There!  She lifted the firmly reassuring black wand out into plain view, watched his eyes grow round and his hands freeze in place.  "I'm sorry," she said shakily, and swiped the wand across the air.  Instantly the rift was opened, and she stepped hurriedly through it.

"No!" he cried, and dove after her.

* * * *

The rift closed neatly behind her as Jackie stepped back into her bedroom, cutting off the horrors of another world with a staticky snap.  She scurried into the bathroom, holding back a scream with her hand, and vomited into the vac basin. 
Oh, shit...I've really done it now...

"Jackie?" A soft voice behind her.

She froze, her horror turning cold and dark and very, very still. 
Marcie?  What are you doing home so soon!  Marcie!

"Jackie what in the world happened to....?"

But Marcie would see the wand still clutched in Jackie's hand, would smell the smoke and booze and musky arousal of her nakedness.  Jackie could not turn around, could not face her partner of ten years, her always-devoted and ever-unsuspecting lover and friend.

"I know this looks bad..." Jackie began, speaking into the vac basin's cold, brushed aluminum.  "I --"

"Oh, Jackie," the voice was tearful now, on the verge of sobs.  "Oh darling, how could you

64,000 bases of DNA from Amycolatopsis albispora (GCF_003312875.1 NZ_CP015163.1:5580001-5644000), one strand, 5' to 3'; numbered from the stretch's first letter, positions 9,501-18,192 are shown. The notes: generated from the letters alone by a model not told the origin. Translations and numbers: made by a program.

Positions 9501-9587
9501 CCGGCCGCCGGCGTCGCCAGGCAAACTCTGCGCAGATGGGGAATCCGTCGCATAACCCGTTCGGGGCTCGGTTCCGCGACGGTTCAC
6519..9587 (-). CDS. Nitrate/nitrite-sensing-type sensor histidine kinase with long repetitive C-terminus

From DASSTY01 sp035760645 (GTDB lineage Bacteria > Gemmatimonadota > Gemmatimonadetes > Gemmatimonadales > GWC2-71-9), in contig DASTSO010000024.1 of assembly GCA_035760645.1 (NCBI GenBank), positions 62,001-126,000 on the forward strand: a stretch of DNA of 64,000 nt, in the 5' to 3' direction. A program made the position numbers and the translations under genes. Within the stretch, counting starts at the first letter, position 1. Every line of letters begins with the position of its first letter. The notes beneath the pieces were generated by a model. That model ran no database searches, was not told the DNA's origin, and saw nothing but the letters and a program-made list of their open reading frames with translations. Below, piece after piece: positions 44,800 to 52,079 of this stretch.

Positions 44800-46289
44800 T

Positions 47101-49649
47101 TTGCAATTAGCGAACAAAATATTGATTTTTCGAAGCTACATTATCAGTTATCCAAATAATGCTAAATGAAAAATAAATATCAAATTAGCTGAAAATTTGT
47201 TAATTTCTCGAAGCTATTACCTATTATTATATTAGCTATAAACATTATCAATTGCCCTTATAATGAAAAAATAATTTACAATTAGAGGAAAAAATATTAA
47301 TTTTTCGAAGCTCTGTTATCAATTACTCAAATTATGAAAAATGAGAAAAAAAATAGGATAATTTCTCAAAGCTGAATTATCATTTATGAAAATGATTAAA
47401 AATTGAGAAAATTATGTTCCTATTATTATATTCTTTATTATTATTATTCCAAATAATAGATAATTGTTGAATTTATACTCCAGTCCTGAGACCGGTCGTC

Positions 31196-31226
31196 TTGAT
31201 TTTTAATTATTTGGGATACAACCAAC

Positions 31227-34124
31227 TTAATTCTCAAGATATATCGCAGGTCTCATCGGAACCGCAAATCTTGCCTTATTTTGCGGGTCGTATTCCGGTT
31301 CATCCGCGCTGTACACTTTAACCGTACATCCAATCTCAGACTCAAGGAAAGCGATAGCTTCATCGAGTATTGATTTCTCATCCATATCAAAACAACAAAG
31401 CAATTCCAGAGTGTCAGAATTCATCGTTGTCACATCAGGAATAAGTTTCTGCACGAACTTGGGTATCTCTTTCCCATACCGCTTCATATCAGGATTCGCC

do this?  How long has this been going on ?!  My -- How could you!"

Then footsteps running from the bedroom, footsteps that should not have been arriving for hours yet.  So carefully planned, always so carefully planned not to hurt poor Marcie's feelings.  The front door swished open and shut.  Then silence.

Jackie collapsed onto the mica-shiny floor, curling into fetal denial of what she had jsut done -- what she had been
caught doing.  Oh God...oh god....

The air seemed too thick to breath, and the silence too loud to bear.

* * * *

When Marcie returned three hours later from a walk which tried to cope with what she had seen and felt, the habitat she and Jackie had shared these last three years was a riot of flashing lights and deafening noise.  From the parkscape where she stood, the entire twenty-story building was lit blindingly bright, and brighter still some sort of grid wove a broad phosphorescent sphere around their condo on the twelfth floor, a bulbous cage curving into and out of the building.  At least a dozen aeros hovered about the white stucco habitat, with thick black cables extending to the balcony and into the windows.  The evacuated (willingly or not she could not tell) crowd of tenants gawked up at the scene, ignoring her.